My understanding of Shor's algorithm is that you have to carry out the following steps if you are trying to factor $N$:

  1. Chose a random number less than $N$. Let's call it $a$.

  2. Calculate the period of $a^x \ \text{mod} \ N$. Let's call the period $r$.

  3. One of the factors is the GCD of $a^{r/2}+1$ and $N$. The other is the GCD of $a^{r/2}-1$ and $N$.

However this does not work in some cases such as if $N=35$ and $a=10$. You should be getting $5$ and $7$ as the prime factors of $35$, but this is not the case. The period of $10^x \ \text{mod} \ 35$ is $6$. The GCD of $10^{6/2}+1$, $1001$ and $35$ is $7$, which is one of the factors. But the GCD of $10^{6/2}-1$, $999$ and $35$ is $1$, which is not what you should be getting. Why doesn't Shor's algorithm work in this case?

  • $\begingroup$ Notice that Shor's algorithm doesn't need to "always work" in the sense you're asking about. Indeed, suppose you have any probabilistic algorithm which given a number n, outputs either 1 or a nontrivial factor, and if n is not prime it does the latter with probability at least $1/2$. Then we can use this to fully factorize $n$: run it until you get a factor $k$, and then recursively factor $k$ and $n/k$. $\endgroup$ May 5, 2018 at 19:35
  • $\begingroup$ Hi! Welcome to Quantum Computing Stack Exchange. Please use MathJax to format mathematical expressions and equations from the next time onwards. I have formatted your question this time. You will find a short MathJax tutorial here. $\endgroup$ May 5, 2018 at 19:59

1 Answer 1


You skipped a step in the algorithm.

  1. First check if $N$ is even. $35$ is not even.

  2. Next determine if $N=a^b$ for $a \geq 1$ and $b \geq 2$. It's not.

  3. Randomly choose $x$ in the range $1$ to $N-1$. If $\text{gcd}(x,N) > 1$ then return the factor $\text{gcd}(x,N)$. This is what you missed. $\text{gcd}(10,35) = 5$ There's no reason to perform order finding if you choose $x = 10$. $x$ should be co-prime to $N$ in order to continue.

For completeness:

  1. Find the order $r$ of $x\bmod N$.

  2. If $r$ is even and $x^{r/2} \neq -1 \pmod N$ then compute the $\text{gcd}(x^{r/2} -1,N)$ to see if one of these is a non-trivial factor. Otherwise, the algorithm fails.

The reason the algorithm could fail is because you don't have enough qubits to perform the order-finding part to enough precision.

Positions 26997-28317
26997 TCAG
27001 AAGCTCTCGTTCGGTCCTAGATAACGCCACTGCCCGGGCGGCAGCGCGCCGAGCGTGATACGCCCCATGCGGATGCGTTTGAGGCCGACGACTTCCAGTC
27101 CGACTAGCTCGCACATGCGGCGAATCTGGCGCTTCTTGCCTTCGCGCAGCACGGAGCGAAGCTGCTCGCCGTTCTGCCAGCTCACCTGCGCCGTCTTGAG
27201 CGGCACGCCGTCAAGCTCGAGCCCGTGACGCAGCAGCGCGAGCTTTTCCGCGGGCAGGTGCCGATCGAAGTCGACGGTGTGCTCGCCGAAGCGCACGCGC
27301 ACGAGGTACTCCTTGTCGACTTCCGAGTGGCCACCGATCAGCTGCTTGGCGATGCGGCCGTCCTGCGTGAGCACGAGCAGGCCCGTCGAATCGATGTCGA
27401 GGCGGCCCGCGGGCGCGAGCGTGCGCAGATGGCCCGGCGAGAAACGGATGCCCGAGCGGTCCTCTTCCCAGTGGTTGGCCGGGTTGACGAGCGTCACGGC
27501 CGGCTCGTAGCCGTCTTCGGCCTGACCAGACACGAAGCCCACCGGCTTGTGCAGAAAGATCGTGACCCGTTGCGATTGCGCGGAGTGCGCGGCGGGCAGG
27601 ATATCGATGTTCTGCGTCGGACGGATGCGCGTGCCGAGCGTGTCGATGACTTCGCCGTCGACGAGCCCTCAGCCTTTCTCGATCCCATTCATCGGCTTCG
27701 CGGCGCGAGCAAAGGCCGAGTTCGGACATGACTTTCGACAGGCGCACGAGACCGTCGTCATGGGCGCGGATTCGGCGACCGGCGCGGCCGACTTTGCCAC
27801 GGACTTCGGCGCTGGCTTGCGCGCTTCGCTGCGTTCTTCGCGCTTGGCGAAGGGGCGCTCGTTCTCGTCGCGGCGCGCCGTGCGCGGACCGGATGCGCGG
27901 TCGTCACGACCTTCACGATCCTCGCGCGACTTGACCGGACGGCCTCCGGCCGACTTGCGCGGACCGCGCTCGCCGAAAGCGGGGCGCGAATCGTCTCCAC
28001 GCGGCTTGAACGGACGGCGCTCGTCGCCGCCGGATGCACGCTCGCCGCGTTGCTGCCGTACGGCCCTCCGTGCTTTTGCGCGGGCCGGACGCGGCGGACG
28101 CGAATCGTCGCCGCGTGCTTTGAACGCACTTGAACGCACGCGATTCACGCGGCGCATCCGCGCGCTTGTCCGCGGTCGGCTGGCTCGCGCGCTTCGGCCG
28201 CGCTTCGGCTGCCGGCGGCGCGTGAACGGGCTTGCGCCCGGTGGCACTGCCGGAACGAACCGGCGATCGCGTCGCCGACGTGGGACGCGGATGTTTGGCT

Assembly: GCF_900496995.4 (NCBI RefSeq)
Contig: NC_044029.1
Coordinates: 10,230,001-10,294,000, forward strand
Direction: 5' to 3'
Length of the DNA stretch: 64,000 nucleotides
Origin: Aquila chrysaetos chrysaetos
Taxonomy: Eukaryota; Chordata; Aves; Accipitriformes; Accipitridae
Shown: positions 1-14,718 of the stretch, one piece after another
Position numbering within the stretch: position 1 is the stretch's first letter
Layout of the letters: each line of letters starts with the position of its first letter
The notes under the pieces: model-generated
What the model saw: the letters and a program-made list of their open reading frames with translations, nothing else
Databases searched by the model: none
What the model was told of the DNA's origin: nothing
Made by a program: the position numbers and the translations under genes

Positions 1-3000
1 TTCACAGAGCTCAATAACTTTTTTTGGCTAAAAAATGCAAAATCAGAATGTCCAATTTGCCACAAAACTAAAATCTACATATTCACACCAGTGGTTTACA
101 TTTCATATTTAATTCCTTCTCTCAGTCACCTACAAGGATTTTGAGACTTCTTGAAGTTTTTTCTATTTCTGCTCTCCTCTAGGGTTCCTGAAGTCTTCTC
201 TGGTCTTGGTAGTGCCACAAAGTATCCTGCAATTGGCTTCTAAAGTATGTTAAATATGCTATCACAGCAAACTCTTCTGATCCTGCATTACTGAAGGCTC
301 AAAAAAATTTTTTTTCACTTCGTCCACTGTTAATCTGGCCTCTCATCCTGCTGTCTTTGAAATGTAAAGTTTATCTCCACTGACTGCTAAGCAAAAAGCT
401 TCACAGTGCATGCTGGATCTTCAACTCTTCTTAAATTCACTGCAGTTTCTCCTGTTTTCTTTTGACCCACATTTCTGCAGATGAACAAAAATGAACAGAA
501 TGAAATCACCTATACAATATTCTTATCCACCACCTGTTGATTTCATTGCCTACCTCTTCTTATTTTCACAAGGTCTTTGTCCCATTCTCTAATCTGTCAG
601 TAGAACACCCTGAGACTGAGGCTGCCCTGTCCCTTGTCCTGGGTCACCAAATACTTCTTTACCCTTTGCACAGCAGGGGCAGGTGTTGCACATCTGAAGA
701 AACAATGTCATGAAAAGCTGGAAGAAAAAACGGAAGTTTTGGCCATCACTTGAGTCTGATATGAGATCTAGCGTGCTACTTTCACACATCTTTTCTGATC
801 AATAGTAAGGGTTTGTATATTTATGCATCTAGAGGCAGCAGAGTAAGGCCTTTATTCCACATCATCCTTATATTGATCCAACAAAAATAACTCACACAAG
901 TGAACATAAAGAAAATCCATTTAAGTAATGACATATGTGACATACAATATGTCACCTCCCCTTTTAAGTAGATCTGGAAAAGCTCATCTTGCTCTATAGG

These steps came from Section 5.3.2 of Nielsen & Chuang.

  • $\begingroup$ \mod seems to produce too much spacing. I tried to fix it using \text{mod}. If anyone has a better fix for the spacing and formatting feel free to edit. For reference: tex.stackexchange.com/questions/137073/… $\endgroup$ May 5, 2018 at 20:12
  • $\begingroup$ Yeah that’s right. I usually use {\rm } $\endgroup$
    – Andrew O
    May 5, 2018 at 21:14
  • $\begingroup$ I used \bmod (no brackets) and \pmod (with brackets). Looks reasonable to me, but feel free to roll back cc @Blue $\endgroup$
    – Mithrandir24601
    May 5, 2018 at 22:40
  • $\begingroup$ @Blue Use mkern before pmod --- Origonal: \$x^{r/2}\ne-1\pmod{\text{N}}\$ - Suggested: \$x^{r/2}\ne-1\mkern-12mu\pmod{\text{N}}\$ --- Result: $$x^{r/2}\ne-1\pmod{\text{N}}$$ $$x^{r/2}\ne-1\mkern-12mu\pmod{\text{N}}$$ $\endgroup$
    – Rob
    May 9, 2018 at 6:17
  • 1
    $\begingroup$ @cssstyler In this case, you've found two factors of N (9 and 5, one of which is prime) - lets be more general and call these $M_1$ and $M_2$ and you've reduced your problem of factorising N to either being solved (if you just want any factors of N) or you've divided it into one of factoring $M_1$ and $M_2$ i.e. split it into two of the same but smaller problems (in this specific case of 9 and 5, it's even easier as 5 is a prime factor and 9 is $3^2$, so you've solved the problem without a single call to the QC) $\endgroup$
    – Mithrandir24601
    May 5, 2020 at 20:12

Your Answer

By clicking “Post Your Answer”, you agree to our terms of service and acknowledge you have read our privacy policy.

Not the answer you're looking for? Browse other questions tagged or ask your own question.